How to develop your confidence in using English
by Claire Jaynes
The biggest area where our learners want to improve at Trebinshun House is in being able to use English more confidently. Whether our students are preparing to speak at international conferences, lead weekly conference calls or negotiate contracts with new suppliers, what they all have in common is wanting to feel more sure of their language skills. So, what do we do on our Intensive Training programmes which helps to develop learners' confidence?
1. Analyse goals
As many of our students are busy business people (with only a short time to study on an intensive business course) they are all familiar with goal-setting principles. So we start by analysing their objectives and making them SMART (specific, measurable, achievable, realistic and time-bound). Being more confident or fluent is a global goal but what we firstly need to look at is the context where they will use English. Secondly, we need to consider what language is most used in those settings An example of a SMART goal is 'I'd like to learn how to link together my ideas better in a presentation I'm giving next month'.
2. Work with real-life situations
Getting to know the context in which a student works is very important so we take time to get to know the student, their business and their industry. We work with case studies and the student's own environment to ensure that relevant language practice is maximised. For example, if a client needs to regularly lead meetings, we look at sample dialogues to analyse and then practise useful language. We may do this at first in a one-to-one class to build confidence in this safe setting.This practice can then be extended to group lessons and with a maximum of four students, everyone still feels relatively comfortable (this example would be from one of our Combination courses). Practice makes perfect and develops confidence!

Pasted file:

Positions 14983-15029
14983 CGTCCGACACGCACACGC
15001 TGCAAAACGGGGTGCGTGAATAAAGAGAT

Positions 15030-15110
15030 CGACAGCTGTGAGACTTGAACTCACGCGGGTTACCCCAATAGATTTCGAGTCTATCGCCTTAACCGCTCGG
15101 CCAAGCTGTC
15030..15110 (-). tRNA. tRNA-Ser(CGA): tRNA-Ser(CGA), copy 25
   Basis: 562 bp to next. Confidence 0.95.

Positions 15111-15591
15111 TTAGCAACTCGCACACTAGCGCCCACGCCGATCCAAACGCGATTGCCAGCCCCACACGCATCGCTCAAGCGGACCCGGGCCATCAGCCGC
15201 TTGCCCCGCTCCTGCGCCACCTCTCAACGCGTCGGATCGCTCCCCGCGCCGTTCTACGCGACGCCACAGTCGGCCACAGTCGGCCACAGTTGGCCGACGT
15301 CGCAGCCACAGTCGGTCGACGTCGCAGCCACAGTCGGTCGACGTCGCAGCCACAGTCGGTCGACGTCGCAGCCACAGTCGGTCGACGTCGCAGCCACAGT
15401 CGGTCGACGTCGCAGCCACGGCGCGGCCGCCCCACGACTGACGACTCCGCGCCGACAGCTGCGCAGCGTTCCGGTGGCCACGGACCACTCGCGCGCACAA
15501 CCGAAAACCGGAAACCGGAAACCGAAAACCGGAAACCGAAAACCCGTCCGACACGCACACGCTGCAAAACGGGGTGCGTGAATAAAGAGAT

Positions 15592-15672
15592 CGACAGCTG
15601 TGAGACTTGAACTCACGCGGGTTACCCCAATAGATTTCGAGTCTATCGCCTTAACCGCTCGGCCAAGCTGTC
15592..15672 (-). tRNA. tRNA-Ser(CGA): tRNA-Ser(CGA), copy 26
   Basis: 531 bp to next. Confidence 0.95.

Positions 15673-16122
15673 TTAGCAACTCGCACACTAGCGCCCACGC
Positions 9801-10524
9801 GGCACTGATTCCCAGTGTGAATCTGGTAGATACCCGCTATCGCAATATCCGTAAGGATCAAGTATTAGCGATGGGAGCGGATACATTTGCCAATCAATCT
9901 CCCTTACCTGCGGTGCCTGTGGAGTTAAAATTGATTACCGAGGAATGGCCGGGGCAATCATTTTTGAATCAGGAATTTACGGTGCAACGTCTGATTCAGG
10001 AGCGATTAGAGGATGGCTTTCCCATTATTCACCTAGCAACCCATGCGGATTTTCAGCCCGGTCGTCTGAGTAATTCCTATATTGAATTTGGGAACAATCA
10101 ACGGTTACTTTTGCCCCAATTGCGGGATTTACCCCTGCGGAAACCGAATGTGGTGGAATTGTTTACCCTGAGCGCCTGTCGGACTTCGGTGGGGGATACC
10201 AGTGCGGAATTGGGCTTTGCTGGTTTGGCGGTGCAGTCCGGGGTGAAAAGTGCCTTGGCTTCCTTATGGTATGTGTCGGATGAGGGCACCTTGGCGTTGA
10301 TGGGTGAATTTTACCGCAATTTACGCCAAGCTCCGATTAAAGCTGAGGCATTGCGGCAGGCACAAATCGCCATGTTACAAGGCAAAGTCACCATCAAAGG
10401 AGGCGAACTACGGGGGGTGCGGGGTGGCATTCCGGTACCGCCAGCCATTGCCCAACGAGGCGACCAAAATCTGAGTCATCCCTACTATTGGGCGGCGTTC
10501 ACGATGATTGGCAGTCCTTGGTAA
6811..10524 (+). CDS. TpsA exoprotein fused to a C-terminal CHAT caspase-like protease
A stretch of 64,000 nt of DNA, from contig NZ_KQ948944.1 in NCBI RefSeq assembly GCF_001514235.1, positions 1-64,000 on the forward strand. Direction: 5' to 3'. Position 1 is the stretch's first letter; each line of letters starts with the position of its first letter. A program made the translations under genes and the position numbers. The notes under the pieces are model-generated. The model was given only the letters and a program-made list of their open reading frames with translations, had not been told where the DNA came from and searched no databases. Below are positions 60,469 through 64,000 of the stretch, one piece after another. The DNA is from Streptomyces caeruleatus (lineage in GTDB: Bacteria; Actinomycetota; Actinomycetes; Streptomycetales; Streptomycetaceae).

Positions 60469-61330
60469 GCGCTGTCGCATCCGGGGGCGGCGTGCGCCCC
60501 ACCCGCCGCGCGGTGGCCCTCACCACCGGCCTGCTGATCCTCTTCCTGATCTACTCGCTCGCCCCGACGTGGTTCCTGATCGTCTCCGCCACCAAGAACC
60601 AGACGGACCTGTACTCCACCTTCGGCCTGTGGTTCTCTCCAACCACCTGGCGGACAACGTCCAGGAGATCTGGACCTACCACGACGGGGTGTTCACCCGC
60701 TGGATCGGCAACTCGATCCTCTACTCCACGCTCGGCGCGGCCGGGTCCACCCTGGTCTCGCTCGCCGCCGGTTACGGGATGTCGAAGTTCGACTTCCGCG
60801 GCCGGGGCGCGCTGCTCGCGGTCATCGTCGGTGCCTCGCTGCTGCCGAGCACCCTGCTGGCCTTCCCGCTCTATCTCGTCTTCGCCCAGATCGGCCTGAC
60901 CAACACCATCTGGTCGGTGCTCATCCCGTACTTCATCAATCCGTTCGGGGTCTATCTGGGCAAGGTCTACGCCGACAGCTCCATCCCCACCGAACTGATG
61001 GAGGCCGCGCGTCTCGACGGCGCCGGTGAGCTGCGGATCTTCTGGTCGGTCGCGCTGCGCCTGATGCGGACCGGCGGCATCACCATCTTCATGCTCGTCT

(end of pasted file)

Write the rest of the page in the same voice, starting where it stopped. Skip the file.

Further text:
3. Give accurate and relevant feedback
As a teacher, it's important to give balanced feedback: this means, praising the student where language use is improving but still providing critical feedback where language is inaccurate. As a student, it's important to be open to receiving this feedback. Developing a good working relationship and trust between teachers and students is therefore of high importance and at Trebinshun House, this relationship-building is done outside the classroom during coffee breaks, lunches and dinners as well as inside the classroom. Confidence grows alongside trust.
4. Understand the complex issues
There are complex factors at play in a student's wish to improve English and it's the job of the teacher to take these into consideration. Indeed, as an organisation, it is often our role to take the pressure off students in order for them to relax into their language learning experience. Providing a 'safe' setting is crucial for effective language learning. For our students, there might be a pressure to perform in a more senior function or to perform in English more publicly. Discussing this pressure openly is helpful.Using another language can leave us feeling quite vulnerable - how to express ourselves in a second language on quite complex issues can be very demanding.
5. Recognise the importance of the individual
Many teachers believe that language learning is a journey: students take different routes at different speeds. The same is true of confidence: we need to recognise how learners feel about themselves and accept that language learning can also be different at different points in the language learning process. At Trebinshun House, many of our students return to us for a second visit and often report they feel more confident second-time around, partly because not everything is new and partly because they are now ready for the next part of their journey.
Confidence in language learning raises a great deal of questions. What has helped you develop confidence in your ability? What has been your role and your teacher's role in this?